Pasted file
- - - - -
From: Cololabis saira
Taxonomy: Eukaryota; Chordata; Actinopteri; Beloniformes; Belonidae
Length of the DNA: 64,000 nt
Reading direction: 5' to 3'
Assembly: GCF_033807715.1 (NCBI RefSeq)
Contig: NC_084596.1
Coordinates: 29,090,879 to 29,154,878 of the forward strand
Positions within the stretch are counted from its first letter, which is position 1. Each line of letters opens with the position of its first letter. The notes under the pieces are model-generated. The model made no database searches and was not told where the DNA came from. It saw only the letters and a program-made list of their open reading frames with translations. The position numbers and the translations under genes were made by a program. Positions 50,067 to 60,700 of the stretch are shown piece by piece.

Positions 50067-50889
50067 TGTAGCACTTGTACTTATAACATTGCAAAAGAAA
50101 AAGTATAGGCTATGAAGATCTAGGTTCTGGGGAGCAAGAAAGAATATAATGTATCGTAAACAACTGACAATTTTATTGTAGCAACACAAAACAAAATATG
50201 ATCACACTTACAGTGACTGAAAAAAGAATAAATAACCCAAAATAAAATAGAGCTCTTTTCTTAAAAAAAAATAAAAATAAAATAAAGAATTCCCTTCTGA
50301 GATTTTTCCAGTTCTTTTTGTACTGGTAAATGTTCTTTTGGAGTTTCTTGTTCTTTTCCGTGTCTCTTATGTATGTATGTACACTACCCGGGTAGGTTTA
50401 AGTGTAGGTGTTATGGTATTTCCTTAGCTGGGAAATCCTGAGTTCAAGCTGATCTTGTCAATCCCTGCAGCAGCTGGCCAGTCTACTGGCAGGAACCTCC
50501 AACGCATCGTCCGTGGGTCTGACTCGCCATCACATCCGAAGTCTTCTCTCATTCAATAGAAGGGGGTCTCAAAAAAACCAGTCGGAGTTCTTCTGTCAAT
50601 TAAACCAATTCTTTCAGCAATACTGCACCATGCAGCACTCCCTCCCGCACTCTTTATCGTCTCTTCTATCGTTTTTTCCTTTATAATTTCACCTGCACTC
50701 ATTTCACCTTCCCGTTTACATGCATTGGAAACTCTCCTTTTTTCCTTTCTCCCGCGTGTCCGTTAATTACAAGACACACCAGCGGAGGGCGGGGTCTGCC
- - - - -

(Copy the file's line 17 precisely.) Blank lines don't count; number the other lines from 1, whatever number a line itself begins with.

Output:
50701 ATTTCACCTTCCCGTTTACATGCATTGGAAACTCTCCTTTTTTCCTTTCTCCCGCGTGTCCGTTAATTACAAGACACACCAGCGGAGGGCGGGGTCTGCC